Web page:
Bl Jordan of Saxony OP
Feast Day: 13th February
Mothers hid their sons when Master Jordan came to town…
These ten short words sum up in a humorous kind of way, the outstanding legacy of the successor of St. Dominic. It not only gives the impression that this new group of mendicant preachers had a clearly defined and essential role to play, challenging the infectious heresies so prevalent at the time (as was confirmed by Pope Honorius III in 1216 when he formally recognised the Order) but also that people were powerless to resist when confronted with it. Of Blessed Jordan we are told that that during his tenure as Master General, between 1222 and 1237, over 1000 novices joined the Dominicans, new convents were established and new provinces formed. Under his rule the Order continued to win many of the best men available, particularly in the Universities where many a Professor was seduced. With such a charming figure sweeping through the neighbourhood is it any wonder that mothers tried to keep their sons out of reach?
A German of noble descent born in 1190, he had been in the Order a mere two years before his election as Master General in 1222. By today’s standards, his rapid accession may appear hasty, a point he himself was quick to highlight when he became the first Provincial of Lombardy in 1221. In the Libellus he writes:
‘In 1221, at the General Chapter in Bologna, they saw fit to make me the first Provincial of Lombardy, although I had only been in the Order one year and had not struck root as deeply as I ought to have done. I was to be placed over others as their superior, before I had learned to govern my own imperfection. I was not present at this Chapter myself.’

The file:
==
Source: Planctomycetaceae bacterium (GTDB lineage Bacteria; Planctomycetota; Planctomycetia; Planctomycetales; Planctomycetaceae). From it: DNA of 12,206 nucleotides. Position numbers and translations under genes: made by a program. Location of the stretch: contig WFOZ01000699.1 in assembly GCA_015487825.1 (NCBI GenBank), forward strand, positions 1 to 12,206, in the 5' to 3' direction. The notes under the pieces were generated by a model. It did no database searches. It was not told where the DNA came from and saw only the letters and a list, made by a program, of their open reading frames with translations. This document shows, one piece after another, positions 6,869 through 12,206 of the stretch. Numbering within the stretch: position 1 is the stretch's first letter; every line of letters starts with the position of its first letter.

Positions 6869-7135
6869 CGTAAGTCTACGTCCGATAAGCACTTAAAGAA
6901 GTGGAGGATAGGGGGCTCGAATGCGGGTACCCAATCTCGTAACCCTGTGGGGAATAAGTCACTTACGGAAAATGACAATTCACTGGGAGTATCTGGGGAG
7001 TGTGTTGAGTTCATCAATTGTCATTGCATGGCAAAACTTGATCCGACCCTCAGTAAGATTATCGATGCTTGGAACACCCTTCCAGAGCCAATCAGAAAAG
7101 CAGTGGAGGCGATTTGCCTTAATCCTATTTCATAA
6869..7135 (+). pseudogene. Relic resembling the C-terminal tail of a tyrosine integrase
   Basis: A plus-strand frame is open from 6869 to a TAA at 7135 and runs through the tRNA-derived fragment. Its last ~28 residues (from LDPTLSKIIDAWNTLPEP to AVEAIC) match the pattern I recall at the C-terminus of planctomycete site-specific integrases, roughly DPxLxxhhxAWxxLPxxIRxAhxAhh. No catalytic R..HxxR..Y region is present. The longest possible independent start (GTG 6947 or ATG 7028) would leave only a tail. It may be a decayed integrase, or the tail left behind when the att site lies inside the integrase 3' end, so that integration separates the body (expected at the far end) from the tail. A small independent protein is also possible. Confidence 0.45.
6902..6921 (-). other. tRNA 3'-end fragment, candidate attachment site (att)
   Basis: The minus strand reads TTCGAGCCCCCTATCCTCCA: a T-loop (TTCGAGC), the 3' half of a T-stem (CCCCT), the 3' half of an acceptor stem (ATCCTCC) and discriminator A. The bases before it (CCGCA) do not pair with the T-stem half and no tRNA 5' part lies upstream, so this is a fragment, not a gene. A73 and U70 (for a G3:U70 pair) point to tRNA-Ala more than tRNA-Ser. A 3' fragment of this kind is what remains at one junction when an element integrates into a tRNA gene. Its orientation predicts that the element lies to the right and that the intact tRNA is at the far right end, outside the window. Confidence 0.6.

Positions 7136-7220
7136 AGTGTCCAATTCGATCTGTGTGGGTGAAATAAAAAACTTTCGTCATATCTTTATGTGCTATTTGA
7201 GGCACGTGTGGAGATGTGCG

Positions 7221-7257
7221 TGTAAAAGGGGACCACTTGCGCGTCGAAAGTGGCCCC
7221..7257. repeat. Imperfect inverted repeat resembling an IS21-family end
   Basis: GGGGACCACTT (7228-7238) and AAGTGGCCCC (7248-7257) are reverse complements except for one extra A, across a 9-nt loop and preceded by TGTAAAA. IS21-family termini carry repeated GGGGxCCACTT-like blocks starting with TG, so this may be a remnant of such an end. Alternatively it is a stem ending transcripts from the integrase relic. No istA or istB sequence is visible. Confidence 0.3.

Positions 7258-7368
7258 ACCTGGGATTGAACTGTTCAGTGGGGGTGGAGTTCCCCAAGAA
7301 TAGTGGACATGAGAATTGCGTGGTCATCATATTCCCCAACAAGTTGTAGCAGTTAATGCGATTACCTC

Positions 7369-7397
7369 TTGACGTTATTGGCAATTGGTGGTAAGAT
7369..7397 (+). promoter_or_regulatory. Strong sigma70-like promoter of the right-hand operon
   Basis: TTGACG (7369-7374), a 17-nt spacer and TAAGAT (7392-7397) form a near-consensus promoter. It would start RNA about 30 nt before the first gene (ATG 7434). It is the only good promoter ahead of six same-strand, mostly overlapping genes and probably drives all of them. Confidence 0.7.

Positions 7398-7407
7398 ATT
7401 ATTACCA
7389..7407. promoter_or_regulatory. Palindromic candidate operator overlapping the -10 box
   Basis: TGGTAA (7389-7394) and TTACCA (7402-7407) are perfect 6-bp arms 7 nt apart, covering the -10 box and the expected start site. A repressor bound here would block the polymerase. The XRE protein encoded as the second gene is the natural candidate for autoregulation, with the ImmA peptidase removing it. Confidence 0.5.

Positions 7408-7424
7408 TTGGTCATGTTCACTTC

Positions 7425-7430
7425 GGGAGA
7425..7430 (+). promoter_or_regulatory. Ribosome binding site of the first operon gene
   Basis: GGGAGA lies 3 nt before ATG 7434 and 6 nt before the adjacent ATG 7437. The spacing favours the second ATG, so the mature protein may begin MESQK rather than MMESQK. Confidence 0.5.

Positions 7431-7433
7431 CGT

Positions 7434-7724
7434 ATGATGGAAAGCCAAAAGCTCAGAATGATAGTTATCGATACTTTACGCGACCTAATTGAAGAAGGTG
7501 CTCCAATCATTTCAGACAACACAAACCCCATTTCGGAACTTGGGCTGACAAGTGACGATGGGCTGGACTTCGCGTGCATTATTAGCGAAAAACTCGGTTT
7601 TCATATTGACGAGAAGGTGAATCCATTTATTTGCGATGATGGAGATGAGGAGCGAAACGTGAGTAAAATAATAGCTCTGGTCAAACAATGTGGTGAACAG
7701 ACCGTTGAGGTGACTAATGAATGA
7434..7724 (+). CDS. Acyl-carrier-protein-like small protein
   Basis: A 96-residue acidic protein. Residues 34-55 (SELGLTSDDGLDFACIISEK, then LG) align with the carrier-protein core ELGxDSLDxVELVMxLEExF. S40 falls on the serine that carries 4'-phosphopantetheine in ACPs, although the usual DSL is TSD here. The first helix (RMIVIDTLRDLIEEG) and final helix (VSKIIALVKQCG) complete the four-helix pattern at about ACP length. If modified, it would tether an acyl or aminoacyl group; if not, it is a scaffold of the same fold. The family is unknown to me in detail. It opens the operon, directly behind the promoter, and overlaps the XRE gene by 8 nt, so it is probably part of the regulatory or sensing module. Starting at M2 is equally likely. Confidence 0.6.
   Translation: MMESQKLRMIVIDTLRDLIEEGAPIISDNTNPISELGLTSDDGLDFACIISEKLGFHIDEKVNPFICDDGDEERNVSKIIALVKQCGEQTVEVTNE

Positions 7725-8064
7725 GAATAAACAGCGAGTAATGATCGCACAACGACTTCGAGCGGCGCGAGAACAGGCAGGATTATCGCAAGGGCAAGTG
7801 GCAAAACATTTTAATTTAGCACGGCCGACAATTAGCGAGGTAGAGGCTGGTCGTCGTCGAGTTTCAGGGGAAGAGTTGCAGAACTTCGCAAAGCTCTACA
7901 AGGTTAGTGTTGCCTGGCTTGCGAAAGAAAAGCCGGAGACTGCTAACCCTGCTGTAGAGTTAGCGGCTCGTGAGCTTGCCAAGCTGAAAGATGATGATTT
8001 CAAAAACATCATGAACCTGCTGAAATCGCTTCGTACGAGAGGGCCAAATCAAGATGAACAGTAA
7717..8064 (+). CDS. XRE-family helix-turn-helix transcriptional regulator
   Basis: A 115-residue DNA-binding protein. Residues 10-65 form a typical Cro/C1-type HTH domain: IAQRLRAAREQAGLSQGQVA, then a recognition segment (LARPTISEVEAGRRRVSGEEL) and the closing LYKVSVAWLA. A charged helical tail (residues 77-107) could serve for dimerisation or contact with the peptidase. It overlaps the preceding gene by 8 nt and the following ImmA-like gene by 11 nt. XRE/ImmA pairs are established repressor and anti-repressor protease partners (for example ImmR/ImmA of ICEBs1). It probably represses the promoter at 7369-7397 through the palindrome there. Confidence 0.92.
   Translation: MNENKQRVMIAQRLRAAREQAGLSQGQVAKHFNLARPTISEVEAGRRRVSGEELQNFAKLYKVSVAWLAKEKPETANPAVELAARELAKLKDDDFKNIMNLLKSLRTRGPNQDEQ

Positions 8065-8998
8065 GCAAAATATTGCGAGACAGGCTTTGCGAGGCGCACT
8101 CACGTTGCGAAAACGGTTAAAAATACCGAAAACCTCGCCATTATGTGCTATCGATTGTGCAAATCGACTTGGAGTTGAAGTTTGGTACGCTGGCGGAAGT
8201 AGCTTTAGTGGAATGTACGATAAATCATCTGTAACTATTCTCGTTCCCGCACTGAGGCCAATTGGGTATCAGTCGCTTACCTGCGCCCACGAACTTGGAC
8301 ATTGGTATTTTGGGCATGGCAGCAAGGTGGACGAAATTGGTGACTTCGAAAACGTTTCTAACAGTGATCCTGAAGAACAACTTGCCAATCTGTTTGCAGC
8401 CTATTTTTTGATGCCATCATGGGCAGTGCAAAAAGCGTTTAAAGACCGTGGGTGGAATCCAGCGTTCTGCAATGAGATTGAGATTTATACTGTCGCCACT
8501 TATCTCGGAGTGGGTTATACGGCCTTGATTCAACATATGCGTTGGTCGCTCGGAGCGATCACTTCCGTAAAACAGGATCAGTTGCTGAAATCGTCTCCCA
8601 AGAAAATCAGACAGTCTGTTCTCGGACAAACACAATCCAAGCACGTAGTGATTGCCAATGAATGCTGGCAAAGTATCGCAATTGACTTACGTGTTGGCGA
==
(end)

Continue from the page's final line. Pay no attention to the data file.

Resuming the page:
Despite his anxiety, he must have made quite an impression on his brothers during his short tenure in the Order. We are told about the type of person he was by those who knew. It is obvious that he possessed all those qualities the ideal leader should have. Inspired by his brother and friend St. Dominic, he was abounding in faith, kind and compassionate, humble, authoritative and yet at the same time understanding. He had the ability to attract people by his sincerity. His style of life complemented his style of words; something that was evidently lacking at the time among the Clergy and Religious. This was vital at a time when ‘reform’ was the buzzword of the day.
His great love for the poor was well known. There is a story said of him that:
‘Meeting a vagabond upon the road who feigned sickness and poverty, he gave him one of his tunics, which the fellow at once carried straight to a tavern for drink. The brethren, seeing this done, taunted him with his simplicity: ‘There now, Master, see how wisely you have bestowed your tunic.’ ‘I did so,’ said he, ‘because I believed him to be in want through sickness and poverty, and it seemed at the moment to be a charity to help him; still, I reckon it better to have parted with my tunic than with charity.’
Our Blessed Jordan may well be still speaking to us today! Not all those people who present themselves as being needy these days may be genuine. However, when we stop caring, we stop striving to be like Jesus. Let us never restrain God’s work in our hearts but allow ourselves to be moved by compassion. Perhaps it was this genuineness that caused Mothers in the district to be wary of his arrival.
Jordan died in a shipwreck on his return from Palestine, where he had visited the local convents of the Order; the shipwreck occurred off the coast of Syria in 1237. As the image above shows, it is perhaps fitting that this great servant of the Order of Preachers, who was kept at arm’s length by the Mothers who feared his magnetic appeal on their sons, should nestle snuggly within the loving embrace of the Mother of God as famously depicted in that famous vision of St. Dominic.